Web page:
Last week, the Texas Supreme Court agreed to hear a suit that could determine whether landowners in the state have a cause of action for trespass when water from underground injection wells migrates onto their property. The Court’s decision in Environmental Processing Systems LC v. FPL Farming Ltd. No. 12-0905 could prompt oil and gas drilling companies to change the manner in which they manage wastewater generated during fracking operations.
The case originated in 1996, after byproducts from Environmental Processing Systems’ (“EPS”) injection wells allegedly leached into and polluted a neighboring aquifer lying more than a mile beneath the surface of FPL’s land. FPL supposedly planned to use water from the aquifer before it became contaminated.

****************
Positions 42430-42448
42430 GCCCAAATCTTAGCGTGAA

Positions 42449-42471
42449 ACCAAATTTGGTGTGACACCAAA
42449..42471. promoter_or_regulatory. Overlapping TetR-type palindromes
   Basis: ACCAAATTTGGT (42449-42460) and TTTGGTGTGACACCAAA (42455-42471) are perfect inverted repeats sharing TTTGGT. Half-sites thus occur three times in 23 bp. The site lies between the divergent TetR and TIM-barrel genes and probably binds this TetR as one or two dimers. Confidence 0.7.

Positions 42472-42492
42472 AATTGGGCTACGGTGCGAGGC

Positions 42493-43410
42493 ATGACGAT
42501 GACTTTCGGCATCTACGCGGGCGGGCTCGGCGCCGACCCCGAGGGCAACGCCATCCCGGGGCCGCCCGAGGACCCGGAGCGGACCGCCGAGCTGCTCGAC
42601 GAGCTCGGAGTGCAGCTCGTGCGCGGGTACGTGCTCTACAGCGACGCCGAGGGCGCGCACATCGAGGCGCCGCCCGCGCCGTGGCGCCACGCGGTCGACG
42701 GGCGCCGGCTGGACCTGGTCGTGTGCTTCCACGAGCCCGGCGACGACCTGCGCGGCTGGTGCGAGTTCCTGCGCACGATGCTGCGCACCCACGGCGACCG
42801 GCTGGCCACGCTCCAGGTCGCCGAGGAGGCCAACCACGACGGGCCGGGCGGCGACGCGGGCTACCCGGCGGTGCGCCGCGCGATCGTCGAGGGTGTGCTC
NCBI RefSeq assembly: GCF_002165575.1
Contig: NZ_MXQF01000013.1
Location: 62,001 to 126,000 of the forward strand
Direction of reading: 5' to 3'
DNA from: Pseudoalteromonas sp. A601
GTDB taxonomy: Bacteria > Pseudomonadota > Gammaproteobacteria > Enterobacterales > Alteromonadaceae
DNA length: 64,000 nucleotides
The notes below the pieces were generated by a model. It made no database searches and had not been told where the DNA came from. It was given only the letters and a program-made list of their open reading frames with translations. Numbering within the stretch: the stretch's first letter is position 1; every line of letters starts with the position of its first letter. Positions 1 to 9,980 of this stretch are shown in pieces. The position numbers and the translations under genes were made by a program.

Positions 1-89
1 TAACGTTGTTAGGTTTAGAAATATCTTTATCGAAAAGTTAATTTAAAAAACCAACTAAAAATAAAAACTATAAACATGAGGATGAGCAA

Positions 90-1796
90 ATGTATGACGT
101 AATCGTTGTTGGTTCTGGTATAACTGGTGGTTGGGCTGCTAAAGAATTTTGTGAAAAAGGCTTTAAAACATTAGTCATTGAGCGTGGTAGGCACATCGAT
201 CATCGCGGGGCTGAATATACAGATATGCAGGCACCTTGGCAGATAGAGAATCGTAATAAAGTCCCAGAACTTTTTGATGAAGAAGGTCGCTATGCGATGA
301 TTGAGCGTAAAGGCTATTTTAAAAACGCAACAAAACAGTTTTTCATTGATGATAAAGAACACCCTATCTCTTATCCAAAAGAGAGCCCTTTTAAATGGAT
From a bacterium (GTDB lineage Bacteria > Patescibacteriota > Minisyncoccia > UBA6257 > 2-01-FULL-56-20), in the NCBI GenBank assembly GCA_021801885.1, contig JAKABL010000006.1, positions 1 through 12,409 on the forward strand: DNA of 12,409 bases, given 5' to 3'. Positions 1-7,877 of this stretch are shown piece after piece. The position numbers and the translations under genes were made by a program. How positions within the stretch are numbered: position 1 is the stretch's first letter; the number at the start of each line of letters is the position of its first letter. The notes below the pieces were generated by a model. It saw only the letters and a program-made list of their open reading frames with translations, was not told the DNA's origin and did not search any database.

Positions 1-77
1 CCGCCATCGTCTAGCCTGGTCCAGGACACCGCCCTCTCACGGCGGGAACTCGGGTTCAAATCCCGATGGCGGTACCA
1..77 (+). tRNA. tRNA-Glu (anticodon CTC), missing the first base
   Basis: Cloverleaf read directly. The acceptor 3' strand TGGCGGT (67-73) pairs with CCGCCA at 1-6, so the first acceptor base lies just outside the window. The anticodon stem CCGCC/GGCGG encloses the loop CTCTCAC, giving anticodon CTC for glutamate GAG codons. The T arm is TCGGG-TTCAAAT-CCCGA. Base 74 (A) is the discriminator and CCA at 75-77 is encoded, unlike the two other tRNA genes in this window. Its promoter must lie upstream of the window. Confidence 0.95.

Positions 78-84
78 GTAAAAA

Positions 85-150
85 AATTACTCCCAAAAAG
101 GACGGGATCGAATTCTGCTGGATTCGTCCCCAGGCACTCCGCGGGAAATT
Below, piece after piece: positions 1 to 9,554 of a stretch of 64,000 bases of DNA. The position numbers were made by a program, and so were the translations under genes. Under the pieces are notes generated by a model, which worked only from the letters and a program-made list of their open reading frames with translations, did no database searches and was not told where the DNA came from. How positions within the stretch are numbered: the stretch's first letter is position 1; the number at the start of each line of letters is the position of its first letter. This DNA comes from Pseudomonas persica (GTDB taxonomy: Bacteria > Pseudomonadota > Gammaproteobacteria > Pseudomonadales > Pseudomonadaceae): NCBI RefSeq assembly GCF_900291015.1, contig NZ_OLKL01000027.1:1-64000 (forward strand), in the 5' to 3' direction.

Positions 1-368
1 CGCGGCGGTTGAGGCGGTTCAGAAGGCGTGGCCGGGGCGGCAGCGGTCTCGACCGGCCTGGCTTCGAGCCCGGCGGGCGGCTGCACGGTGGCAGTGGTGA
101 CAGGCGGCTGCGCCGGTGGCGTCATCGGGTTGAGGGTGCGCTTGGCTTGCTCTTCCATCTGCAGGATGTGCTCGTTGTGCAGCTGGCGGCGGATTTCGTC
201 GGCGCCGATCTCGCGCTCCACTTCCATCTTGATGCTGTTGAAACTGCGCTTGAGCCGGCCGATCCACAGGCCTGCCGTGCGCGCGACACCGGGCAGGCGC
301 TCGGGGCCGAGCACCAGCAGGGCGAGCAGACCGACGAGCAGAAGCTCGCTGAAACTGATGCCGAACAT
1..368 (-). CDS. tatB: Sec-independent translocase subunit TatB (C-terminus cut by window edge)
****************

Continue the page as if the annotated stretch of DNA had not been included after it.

This is the suit’s second time before the Texas Supreme Court. Both parties appealed a lower court ruling that found EPS had shown evidence of a trespass but also required EPS to bear the burden of demonstrating that it did not consent to FPL’s conduct. In their current appeals, EPS contends that common law trespass does not extend to water migration deep below ground, while FPL asserts that landowners in Texas are entitled to use trespass suits as a means to protect subsurface rights.
A decision in favor of EPL could expose oil and gas drillers, which often use injection wells to dispose of wastewater, to litigation brought by landowners who oppose energy development on adjacent lands. A number of interest groups representing oil and gas companies have filed amicus briefs in support of EPS.
To date, the Texas Supreme Court has avoided addressing whether trespass claims extend to the movement of wastewater deep below ground. Oral arguments are scheduled for January 7, 2014.
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